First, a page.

with 2.1 x 1024 molecules of oxygen?
NH4+ + 2O2  2H2O + NO2
2.1 x 1024
molec O2
1 mol O2
1 mol NH4 18.04g NH4
6.022 x 1023
2 mol O2
molec O2
= 3.1 x 101 g NH4
1 mol NH4
8. How many liters of ammonium are necessary
to produce 3.0 mol of water?
NH4+ +
2 O 2  2 H2 O +
3.0 mol H2O
NO2
1 mol NH4 22.42 L NH4
2 mol H2O 1 mol NH4
= 3.4 x 101 L of NH4
9. How many molecules of water are produced
from 222 moles of oxygen?
NH4+ + 2 O2  2 H2O + NO2
222 mol O2 2 mol H2O
2 mol O2
6.022 x 1023
molec H2O
1
mol H2O
= 1.34 x 1026 molec H2O
10. How many moles of nitrogen dioxide are
produced from 46 moles of oxygen?
NH4 + +
2 O 2  2 H2 O +
46 mol O2
NO2
1 mol NO2
2
mol O2
= 2.3 x 101 mol NO2
Section 3.11
The Concept of Limiting Reagent
Done for today
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49
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50
Limiting and Excess reagents
The limiting reagent is consumed first
and therefore “limits” the amount of
product that can be formed.
The excess reagent is the reactant
that is left over or remaining
The limiting and excess reagents are
always reactants (located on the left
side of the equation!)
Section 3.11
The Concept of Limiting Reagent
Ex: Mixture of CH4 and H2O Molecules Reacting
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52
Section 3.11
The Concept of Limiting Reagent
CH4 and H2O form H2 and CO – notice that the methane
is limiting, the water was in excess.
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53
Section 3.11
The Concept of Limiting Reagent
Limiting Reactants
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54
How to identify a limiting problem
Two amounts of reactants are given – You
need to solve for the amount of product.
Find which reactant you will run out of
first (the limiting reagent) and use this
reactant to solve the problem.
Sample Problem 1
If 10.0 g of aluminum is combined with 10.0g
of oxygen gas, how many grams of aluminum
oxide can be made?
Step One: Predict & balance the equation.
4Al+ 3O2  2Al2O3
+

Step 2: Use mol/coefficient ratio
• Convert reactants to moles.
Aluminum : 10.0g x 1 mol = 0.371 mol Al
26.98 g
Oxygen:
10.0g x 1 mol
= 0.313 mol O2
32.00 g
• Divide each moles by its coefficient.
Aluminum:
0.371 / 4 = 0.0928
Oxygen:
0.313 / 3 = 0.104
Step 3: Identify the Limiting Reagent.
The limiting reagent is the smallest number.
Aluminum is the limiting reagent!
Step 4: Use the limiting reagent to solve the
problem.
10.0gAl x 1 mol Al x 2 mol Al203 x 101.98 g Al203
1 mol Al203
26.98 g Al 4 mol Al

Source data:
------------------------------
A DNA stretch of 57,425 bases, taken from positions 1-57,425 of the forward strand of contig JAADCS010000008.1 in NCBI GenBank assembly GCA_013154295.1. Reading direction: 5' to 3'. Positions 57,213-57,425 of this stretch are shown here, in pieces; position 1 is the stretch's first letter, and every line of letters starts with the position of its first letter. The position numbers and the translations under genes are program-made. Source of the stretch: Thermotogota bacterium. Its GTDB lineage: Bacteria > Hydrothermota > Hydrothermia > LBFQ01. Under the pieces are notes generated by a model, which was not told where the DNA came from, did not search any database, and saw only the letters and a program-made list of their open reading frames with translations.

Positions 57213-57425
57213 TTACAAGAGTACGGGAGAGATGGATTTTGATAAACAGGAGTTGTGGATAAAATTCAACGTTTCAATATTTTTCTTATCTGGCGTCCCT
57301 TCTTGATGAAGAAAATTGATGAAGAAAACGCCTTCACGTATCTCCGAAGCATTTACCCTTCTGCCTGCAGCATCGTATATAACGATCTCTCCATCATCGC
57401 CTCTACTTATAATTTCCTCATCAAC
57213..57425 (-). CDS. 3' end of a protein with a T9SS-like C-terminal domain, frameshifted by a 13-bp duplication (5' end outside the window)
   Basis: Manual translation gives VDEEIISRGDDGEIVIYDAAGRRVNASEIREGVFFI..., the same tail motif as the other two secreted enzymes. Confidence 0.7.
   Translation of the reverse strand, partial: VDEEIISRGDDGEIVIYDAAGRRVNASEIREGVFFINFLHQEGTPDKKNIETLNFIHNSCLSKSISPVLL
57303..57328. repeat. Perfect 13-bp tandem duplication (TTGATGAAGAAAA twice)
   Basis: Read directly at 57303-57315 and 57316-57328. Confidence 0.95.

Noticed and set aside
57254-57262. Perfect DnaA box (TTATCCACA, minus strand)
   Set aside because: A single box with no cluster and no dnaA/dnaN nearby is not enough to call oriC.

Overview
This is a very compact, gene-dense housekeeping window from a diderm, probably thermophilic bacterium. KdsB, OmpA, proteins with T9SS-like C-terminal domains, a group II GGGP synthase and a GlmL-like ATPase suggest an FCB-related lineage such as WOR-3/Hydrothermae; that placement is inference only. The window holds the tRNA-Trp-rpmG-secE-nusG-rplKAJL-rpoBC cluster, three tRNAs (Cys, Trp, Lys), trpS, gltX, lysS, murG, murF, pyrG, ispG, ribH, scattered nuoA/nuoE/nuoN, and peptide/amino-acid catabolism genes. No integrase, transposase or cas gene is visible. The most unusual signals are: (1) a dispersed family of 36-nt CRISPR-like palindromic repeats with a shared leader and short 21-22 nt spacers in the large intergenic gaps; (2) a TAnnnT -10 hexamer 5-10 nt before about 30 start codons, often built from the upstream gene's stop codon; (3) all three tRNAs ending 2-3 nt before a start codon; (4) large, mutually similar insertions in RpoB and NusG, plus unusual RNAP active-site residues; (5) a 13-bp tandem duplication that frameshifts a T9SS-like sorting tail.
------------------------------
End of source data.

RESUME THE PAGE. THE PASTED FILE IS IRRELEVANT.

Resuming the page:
Answer: 1.89 x 101 g Aluminum Oxide
If the problem asks how much excess
reagent is left:
• Use the limiting to see how much of the
excess you need (do a stoich problem
from limiting reagent to excess reagent)
• Subtract the amount you need from the
original amount given in the problem.
** Be careful of units!!
Sample problem 2: If 10.0 g of aluminum is combined
with 10.0g of oxygen gas, how many grams of the excess
reagent remains unreacted?
4 Al + 3 O2  2 Al2O3
(Excess Reagent given) – (What you need) = Excess
USE THE LIMITING REAGENT to figure out how much you
need.
10.0 g Al
1 mol Al
3 mol O2
26.98 g Al
4 mol Al
32.00 g O2
1 mol O2
= 8.90 g O2
10.0g O2
-
8.90 g O2
= 1.1 g O2 remains
unreacted
6.4 mol
2H2 +
3.4 mol
O2 
2 H2O
Problem 3: How many grams of water are
produced given 6.4 mol of hydrogen and 3.4
mol of oxygen?
Step #1: Find the limiting & excess reagent.
6.4 mol H2
/ 2=
3.2
3.4 mol O2
/ 1=
3.4
H2 is the limiting reagent
O2 is the excess reagent
6.4 mol
2H2 +
3.4 mol
O2 
2H2O
Step #2 – Use the limiting reagent to solve the
problem!
6.4 mol H2 X
2 mol H2O X 18.02 g H2O
2 mol H2
1 mol H2O
=1.2 x 102 g H2O
6.4 mol
2H2 +
3.4 mol
O2 
2H2O
How much of the excess reagent remains
unreacted?
(Excess Reagent given) – (What you need) = Excess
USE THE LIMITING REAGENT to figure out how much you
need.
6.4 mol H2
3.4 mol O2
-
x
1 mol O2 = 3.2 mol O2
2 mol H2
3.2 mol O2 = 0.2 mol O2 remains
unreacted
Section 3.11
The Concept of Limiting Reagent
Concept Check
Which of the following reaction mixtures could
produce the greatest amount of product? Each
involves the reaction symbolized by the equation:
2H2 + O2  2H2O
a)
b)
c)
d)
e)
2 moles of H2 and 2 moles of O2
2 moles of H2 and 3 moles of O2
2 moles of H2 and 1 mole of O2
3 moles of H2 and 1 mole of O2
Each produce the same amount of product.
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64
Section 3.11
The Concept of Limiting Reagent
Percent Yield
• An important indicator of the efficiency of a particular
laboratory or industrial reaction.
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65
Section 3.11
The Concept of Limiting Reagent
Calculating Percent Yield
1. Actual yield - what you got by actually performing
the reaction
2. Theoretical yield - what stoichiometric calculation
says the reaction SHOULD have produced
Αctual Yield
Percent Yield
=
Τheoretical Yield
100
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66
Section 3.2
Atomic Masses
Counting
by Weighing
Calculating % yield video
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67
Example 1 – Find the percent yield when 68.0 g
silver reacts with oxygen to form 50.0 g silver
oxide.
Step 1: Determine and balance the equation:
68.0 g
4 Ag
50.0 g
+
O2

2 Ag2O
Step 2: Calculate the theoretical yield from
the reactant given.
68.0 g
4 Ag
68.0 g Ag
1
+ O2
50.0 g
2 Ag2O

mol Ag 2 mol Ag2O 231.8 g Ag2O
107.9 g Ag 4 mol Ag
1 mol Ag2O
= 73.0 g Ag2O
Theoretical yield
Step 3: Plug numbers into the equation and... solve!
Actual Yield
(product given)
Theoretical Yield
X 100 = % Yield
(product calculated)
50.0 g
(product given)
73.0 g
X 100 = % Yield
(product calculated)
% Yield = 68.5%
Example 2 – Find the actual product made when
the incomplete reaction between 16.5 g hydrogen
gas and oxygen gas produces a 70.0% yield of
water.
Step 1: Determine and balance the equation:
16.5 g
2 H2
70.0%
+
O2

2 H2O
Step 2: Calculate the theoretical yield from
the reactant given.
16.5 g
2 H2
16.5 g H2
1
+ O2
mol H2
2.016 g H2
2 H2O

2 mol H2O
2 mol H2
18.02 g H2O
1 mol H2O
= 1.47 x 102 g H2O
Theoretical yield
Step 3: Plug numbers into the equation and... solve!
Actual Yield
(product given)
Theoretical Yield
X 100 = % Yield
(product calculated)
Actual Yield
(product given)
1.47 x 102 g
X 100 = 70.0
(product calculated)
Actual Yield = 1.03 x 102 g H2O